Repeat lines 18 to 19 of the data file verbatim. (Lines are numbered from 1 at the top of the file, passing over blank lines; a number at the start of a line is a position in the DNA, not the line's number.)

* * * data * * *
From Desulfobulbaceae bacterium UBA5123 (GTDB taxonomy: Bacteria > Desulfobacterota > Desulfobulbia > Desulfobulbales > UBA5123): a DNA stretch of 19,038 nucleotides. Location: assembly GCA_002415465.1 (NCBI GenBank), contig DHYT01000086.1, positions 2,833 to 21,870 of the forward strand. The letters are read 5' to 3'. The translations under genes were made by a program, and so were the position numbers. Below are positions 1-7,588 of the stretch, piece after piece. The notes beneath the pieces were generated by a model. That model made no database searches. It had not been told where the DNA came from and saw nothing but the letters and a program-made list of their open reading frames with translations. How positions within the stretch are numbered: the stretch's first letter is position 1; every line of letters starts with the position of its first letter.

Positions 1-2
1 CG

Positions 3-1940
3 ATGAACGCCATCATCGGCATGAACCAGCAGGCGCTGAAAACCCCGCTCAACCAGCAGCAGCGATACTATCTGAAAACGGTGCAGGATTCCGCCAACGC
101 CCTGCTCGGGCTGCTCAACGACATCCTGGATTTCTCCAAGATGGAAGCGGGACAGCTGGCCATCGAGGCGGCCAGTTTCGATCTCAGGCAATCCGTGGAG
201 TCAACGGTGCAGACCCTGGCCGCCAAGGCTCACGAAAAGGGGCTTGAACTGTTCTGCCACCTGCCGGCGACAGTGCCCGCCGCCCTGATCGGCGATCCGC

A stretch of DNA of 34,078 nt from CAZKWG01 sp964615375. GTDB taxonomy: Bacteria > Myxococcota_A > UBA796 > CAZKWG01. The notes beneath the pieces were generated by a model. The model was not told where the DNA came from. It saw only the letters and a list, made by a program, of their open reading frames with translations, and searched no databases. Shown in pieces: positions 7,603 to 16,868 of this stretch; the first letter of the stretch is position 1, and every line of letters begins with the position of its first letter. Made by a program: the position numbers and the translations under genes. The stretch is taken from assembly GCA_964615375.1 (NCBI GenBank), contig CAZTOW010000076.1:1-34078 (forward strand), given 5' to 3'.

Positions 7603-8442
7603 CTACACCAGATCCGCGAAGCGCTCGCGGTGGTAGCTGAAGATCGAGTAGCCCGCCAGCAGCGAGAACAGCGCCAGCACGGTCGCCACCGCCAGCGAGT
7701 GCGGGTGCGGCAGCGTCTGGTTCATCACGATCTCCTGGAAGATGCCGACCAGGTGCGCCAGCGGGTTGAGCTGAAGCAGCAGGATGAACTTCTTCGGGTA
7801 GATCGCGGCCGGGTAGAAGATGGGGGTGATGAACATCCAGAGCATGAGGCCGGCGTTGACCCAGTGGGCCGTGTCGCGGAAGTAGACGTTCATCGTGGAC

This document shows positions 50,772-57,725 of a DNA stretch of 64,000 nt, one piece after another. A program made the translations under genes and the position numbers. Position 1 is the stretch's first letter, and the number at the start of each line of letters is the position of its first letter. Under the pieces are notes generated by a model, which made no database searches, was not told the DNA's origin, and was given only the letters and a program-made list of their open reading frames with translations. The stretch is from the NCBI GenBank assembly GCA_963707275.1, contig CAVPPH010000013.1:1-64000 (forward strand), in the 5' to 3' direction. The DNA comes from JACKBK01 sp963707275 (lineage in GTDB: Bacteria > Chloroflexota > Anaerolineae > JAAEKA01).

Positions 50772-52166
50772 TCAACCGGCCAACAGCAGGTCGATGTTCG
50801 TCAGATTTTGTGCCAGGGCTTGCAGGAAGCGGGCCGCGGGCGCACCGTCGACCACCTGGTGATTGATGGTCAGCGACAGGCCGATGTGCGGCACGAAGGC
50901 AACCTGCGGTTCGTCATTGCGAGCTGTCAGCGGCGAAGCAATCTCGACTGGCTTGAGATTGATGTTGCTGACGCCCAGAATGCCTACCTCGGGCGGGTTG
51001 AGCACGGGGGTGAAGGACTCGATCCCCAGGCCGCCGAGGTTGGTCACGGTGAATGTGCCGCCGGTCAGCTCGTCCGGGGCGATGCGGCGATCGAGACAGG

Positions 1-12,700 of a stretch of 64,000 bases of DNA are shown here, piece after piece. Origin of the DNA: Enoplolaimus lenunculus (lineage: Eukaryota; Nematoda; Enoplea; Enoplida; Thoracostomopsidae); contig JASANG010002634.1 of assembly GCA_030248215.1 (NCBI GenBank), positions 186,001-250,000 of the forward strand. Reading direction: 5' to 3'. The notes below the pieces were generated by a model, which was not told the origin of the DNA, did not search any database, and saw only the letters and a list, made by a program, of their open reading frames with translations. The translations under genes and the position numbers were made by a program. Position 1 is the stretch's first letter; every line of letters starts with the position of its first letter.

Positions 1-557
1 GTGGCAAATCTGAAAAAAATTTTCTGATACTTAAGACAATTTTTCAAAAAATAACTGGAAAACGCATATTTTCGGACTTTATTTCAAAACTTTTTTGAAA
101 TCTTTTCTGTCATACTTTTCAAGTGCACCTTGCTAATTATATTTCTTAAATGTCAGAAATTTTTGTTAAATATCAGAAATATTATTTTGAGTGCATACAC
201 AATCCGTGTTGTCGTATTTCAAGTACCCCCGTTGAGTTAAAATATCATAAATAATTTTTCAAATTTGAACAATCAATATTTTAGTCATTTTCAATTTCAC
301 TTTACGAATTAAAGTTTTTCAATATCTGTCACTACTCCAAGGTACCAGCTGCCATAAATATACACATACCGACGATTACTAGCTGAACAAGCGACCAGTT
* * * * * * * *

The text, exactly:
51001 AGCACGGGGGTGAAGGACTCGATCCCCAGGCCGCCGAGGTTGGTCACGGTGAATGTGCCGCCGGTCAGCTCGTCCGGGGCGATGCGGCGATCGAGACAGG

Positions 1-12,700 of a stretch of 64,000 bases of DNA are shown here, piece after piece. Origin of the DNA: Enoplolaimus lenunculus (lineage: Eukaryota; Nematoda; Enoplea; Enoplida; Thoracostomopsidae); contig JASANG010002634.1 of assembly GCA_030248215.1 (NCBI GenBank), positions 186,001-250,000 of the forward strand. Reading direction: 5' to 3'. The notes below the pieces were generated by a model, which was not told the origin of the DNA, did not search any database, and saw only the letters and a list, made by a program, of their open reading frames with translations. The translations under genes and the position numbers were made by a program. Position 1 is the stretch's first letter; every line of letters starts with the position of its first letter.